Where does Mayor Stephanie Rawlings Blake receive her strongest support? Overwhelmingly, from city contractors, developers, and law firms.
Over the last few months BALTILEAKS has crowdsourced the identification of contributors to the Mayor’s campaign. As of January 12, 2011, she had raised over $800,000. Our analysis revealed that many contributions could be traced to single individuals, skirting election laws, which limit individual per-cycle annual contributions to $4,000 maximum per person. We identified over $431,000 in contributions which could be traced definitively to such “major” donors.
Many of the very largest contributions can be traced to firms doing business with the city. You’ve probably never heard of Grant Capital Management, but they went to great lengths to become Rawlings-Blake’s top donor, coordinating $32,000 in donations, made via eight donors located in Washington, DC and Columbia – with none from Baltimore. Grant Capital Management has apparently financed the purchase and operation of city infrastructure, including city 911 and communications systems.
Likewise, you’ve probably never heard of Woda Group, but they have a city development deal to develop affordable housing in Penn North. They coordinated eight donations from donors in Ohio and Louisiana totaling $26,000. None of these contributions came from individuals located in Maryland or Baltimore.
Longtime Democratic party operative and O’Malley supporter Rick Berndt and his family used the Baltimore law firm Gallagher, Evelius, and Jones, where Berndt is a founding partner, to corral at least $31,450 from associates and family members. Over 50% of that firm’s partners and associates made “voluntary” contributions to the Mayor’s campaign.
The contributions from Gallagher, Evelius, and Jones fit a pattern of other major donations coordinated by law firms, designed to skirt election finance law, arranged by O’Malley fundraiser Colleen Martin-Lauer. Law firm Miles & Stockbridge contributed at least $11,380, spread across at least 22 donors. And law firms DLA Piper and Gordon Feinblatt rounded up at least $9,600 and $8,700 respectively.
A collection of scrap metal dealers delivered $7,000 presumably to help grease permitting, and what otherwise might be a strained relationship with the city and the police; it’s well known that scrap metal theft and recycling has long been one of Baltimore’s cottage industries for the city’s poor, addicted, and homeless.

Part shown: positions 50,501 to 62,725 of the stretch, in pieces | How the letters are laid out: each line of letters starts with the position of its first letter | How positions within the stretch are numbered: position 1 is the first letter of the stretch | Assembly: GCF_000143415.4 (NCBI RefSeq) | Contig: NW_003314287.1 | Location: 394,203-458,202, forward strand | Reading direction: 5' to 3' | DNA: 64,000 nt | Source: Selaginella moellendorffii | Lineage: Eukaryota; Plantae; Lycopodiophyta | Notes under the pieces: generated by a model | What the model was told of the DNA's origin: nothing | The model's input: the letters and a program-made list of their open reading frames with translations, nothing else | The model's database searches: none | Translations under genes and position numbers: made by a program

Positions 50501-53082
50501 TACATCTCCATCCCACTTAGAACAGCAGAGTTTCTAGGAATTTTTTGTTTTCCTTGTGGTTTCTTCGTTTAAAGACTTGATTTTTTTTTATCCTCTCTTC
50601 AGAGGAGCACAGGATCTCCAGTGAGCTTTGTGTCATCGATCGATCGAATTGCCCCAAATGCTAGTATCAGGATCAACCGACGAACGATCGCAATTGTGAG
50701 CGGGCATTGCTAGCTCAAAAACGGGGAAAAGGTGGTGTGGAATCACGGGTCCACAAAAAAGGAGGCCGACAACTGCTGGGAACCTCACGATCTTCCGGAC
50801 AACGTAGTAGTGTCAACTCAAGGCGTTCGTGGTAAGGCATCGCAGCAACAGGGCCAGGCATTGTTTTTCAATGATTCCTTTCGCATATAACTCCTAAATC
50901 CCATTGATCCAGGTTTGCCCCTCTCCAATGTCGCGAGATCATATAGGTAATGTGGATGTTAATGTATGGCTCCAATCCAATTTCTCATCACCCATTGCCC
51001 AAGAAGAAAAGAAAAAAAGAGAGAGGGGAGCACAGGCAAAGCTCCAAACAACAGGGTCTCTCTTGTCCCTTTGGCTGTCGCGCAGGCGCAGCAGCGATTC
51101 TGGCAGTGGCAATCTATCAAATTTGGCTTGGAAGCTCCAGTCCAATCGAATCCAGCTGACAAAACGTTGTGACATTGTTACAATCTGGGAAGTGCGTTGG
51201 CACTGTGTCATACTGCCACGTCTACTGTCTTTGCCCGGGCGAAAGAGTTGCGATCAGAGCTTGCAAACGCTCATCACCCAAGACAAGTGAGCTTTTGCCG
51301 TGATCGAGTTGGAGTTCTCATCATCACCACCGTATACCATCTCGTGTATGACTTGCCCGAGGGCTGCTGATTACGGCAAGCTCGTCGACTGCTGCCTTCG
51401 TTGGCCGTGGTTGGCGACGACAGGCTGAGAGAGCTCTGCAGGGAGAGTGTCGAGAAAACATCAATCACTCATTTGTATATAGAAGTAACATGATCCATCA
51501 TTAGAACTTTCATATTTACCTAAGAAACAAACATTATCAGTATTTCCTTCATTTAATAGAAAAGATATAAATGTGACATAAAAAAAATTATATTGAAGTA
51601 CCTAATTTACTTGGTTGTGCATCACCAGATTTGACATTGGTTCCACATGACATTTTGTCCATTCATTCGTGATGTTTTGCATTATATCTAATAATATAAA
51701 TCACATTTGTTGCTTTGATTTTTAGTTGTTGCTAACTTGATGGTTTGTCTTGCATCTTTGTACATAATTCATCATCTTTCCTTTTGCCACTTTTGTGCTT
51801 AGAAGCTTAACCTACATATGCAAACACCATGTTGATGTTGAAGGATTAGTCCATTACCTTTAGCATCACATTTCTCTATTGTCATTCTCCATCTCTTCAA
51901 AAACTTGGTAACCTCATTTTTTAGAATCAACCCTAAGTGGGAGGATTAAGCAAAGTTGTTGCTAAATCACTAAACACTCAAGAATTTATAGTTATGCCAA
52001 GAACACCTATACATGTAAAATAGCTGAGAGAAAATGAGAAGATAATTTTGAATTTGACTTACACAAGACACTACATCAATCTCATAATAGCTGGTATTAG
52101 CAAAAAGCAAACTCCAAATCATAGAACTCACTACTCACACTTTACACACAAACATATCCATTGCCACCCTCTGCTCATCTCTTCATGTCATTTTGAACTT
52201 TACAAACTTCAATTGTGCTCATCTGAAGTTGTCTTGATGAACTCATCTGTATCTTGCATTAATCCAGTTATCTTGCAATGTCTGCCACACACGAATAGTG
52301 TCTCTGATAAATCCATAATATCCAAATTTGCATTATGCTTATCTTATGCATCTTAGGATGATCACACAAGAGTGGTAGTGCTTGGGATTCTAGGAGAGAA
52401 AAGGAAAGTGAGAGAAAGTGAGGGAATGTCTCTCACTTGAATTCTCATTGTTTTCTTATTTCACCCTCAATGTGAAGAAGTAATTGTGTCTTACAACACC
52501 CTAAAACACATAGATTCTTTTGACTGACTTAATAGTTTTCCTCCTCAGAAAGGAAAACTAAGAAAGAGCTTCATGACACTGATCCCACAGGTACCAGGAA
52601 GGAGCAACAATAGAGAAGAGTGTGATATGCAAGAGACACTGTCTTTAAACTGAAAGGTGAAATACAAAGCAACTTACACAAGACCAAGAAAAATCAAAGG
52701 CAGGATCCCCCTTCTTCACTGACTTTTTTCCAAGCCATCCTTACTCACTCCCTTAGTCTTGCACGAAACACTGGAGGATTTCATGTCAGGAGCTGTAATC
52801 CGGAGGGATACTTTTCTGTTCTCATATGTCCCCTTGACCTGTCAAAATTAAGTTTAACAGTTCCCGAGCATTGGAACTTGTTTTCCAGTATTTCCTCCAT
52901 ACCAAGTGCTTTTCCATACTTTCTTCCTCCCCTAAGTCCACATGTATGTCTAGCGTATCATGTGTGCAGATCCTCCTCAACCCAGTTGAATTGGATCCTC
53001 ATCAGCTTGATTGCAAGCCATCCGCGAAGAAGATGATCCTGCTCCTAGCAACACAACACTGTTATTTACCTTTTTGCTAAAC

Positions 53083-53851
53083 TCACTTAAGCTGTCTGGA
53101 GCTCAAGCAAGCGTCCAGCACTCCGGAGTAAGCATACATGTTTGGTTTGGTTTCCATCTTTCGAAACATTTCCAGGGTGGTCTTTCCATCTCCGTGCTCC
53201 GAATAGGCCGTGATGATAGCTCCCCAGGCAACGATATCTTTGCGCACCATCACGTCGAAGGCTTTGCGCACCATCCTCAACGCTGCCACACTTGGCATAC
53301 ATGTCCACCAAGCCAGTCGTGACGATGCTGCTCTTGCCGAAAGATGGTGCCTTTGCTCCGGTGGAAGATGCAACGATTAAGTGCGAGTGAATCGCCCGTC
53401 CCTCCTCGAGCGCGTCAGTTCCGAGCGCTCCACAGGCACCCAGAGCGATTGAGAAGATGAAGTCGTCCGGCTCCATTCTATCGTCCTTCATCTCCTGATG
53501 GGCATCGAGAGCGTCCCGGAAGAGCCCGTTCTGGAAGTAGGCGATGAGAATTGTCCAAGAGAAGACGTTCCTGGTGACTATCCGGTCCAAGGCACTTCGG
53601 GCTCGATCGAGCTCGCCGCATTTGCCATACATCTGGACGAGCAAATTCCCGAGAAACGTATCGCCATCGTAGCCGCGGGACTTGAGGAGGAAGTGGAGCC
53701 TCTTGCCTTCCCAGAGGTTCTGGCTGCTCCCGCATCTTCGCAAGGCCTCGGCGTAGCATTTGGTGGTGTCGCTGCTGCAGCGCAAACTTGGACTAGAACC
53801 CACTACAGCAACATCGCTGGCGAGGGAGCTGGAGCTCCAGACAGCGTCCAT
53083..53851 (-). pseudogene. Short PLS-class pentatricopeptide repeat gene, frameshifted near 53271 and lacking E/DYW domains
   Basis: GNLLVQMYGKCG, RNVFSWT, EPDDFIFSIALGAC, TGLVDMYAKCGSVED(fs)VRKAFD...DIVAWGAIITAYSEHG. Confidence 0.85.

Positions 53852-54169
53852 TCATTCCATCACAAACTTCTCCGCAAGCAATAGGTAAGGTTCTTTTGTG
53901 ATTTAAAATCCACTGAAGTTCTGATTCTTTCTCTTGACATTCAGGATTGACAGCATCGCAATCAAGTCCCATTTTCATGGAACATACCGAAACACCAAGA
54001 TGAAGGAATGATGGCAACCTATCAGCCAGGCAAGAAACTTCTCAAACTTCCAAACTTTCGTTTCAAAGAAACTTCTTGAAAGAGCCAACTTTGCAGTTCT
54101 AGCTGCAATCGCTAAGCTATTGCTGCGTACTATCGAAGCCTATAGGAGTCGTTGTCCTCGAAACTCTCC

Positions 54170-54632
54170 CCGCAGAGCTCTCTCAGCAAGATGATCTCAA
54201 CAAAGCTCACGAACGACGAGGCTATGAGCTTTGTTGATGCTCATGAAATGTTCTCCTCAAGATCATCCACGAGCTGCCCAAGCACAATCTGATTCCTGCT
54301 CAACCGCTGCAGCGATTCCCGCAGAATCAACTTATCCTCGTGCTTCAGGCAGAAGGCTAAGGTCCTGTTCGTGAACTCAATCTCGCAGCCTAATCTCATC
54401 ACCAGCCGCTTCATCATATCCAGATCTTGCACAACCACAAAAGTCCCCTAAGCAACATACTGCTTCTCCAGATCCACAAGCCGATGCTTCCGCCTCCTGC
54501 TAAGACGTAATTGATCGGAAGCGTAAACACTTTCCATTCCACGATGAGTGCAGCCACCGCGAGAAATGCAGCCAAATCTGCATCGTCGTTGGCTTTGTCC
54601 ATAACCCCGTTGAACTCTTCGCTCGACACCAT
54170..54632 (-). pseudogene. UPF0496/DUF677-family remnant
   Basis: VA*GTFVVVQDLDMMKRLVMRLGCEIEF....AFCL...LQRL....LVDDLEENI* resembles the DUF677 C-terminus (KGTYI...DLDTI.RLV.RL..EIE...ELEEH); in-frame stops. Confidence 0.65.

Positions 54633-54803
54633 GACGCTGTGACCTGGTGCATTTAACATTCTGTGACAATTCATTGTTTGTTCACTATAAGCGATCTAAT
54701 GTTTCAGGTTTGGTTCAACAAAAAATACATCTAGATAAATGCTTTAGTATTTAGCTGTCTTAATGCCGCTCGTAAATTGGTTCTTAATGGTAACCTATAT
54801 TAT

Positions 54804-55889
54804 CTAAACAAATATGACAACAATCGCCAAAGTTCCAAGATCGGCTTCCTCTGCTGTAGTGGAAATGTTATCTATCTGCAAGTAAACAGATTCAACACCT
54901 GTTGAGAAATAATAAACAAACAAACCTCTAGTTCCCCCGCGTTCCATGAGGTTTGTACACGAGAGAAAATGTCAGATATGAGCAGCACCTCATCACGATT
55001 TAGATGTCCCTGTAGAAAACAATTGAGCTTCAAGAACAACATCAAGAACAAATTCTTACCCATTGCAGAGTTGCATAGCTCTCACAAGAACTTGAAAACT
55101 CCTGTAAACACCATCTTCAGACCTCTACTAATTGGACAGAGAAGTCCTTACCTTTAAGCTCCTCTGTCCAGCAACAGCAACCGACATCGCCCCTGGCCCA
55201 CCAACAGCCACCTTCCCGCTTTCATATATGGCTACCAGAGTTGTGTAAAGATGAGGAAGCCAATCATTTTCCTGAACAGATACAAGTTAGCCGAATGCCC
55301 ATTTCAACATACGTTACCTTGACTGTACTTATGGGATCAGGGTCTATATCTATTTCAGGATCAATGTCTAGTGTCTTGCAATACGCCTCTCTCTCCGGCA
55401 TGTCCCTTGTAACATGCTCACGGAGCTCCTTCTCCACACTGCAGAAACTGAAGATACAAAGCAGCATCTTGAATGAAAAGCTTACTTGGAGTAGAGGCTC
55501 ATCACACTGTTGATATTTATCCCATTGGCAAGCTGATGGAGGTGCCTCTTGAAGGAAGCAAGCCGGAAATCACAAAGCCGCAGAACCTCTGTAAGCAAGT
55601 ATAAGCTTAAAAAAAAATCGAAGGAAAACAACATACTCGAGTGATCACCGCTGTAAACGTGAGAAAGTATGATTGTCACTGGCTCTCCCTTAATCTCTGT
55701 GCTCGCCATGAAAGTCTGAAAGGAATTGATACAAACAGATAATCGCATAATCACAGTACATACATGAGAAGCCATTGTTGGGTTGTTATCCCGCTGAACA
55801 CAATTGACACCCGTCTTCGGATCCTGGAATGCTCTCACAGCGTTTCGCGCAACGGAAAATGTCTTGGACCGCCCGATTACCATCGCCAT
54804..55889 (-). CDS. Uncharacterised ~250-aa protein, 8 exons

A variety of other city contractors (Veolia ($8,500), operator of the Charm City Circulator), city employees (like Paul Graziano ($4,000), city housing commissioner, and the management of MECU ($3,000)), Mayoral communications contractor KO Public Relations ($4,600), and Councilwoman Rikki Spector ($4,600) round out a long list of notables, including Constellation Energy ($10,500) which spread donations across six sources, including the family of CEO Mayo Shattuck.
Also in the mix is convicted real estate developer and perennial Democratic donor Howard Perlow who scraped together $17,000 for the Mayor, using six different entities.
Glen Charlow, owner of Nick’s Fish House and Silo Point business partner with Developer #2 Pat Turner gained fame in the 2009 Sheila Dixon Trial, where it was documented that he purchased many of the gift cards that led to the Mayor’s conviction. He went on to contribute at least $9,250 to Rawlings-Blake.
Controversial night club owner James Temple contributed $6,000 across three different business entities. His clubs, Bourbon Street and MIST have had issues with city liquor licensing following incidents at those establishments.
Jay Davidson and other organizers of the Baltimore Grand Prix race contributed at least $7,500 across multiple parties.
And of course Rawlings-Blake also received $4,000 in illegal contributions from Ekaterina Nazarenko, a Russian national linked to steel giant Severstal; Colleen Martin-Lauer admitted that the contributions (which were also made to O’Malley’s campaign) were illegal and has said she would return the funds, but has offered no evidence that she has done so. We believe Martin-Lauer’s actions should be investigated by the Federal Election Commission.
Mayor Rawlings-Blake attempts to portray an image of popular support, but our study of the contributions is at odds with that characterization. With over 50% of her contributions identifiably originating from large organizations and entities or individuals with business before the city, it seems that the Mayor’s support is derived from the people who own, or would like to own, the city’s institutions and the Democratic party in Maryland.
The source data behind our analysis is available here.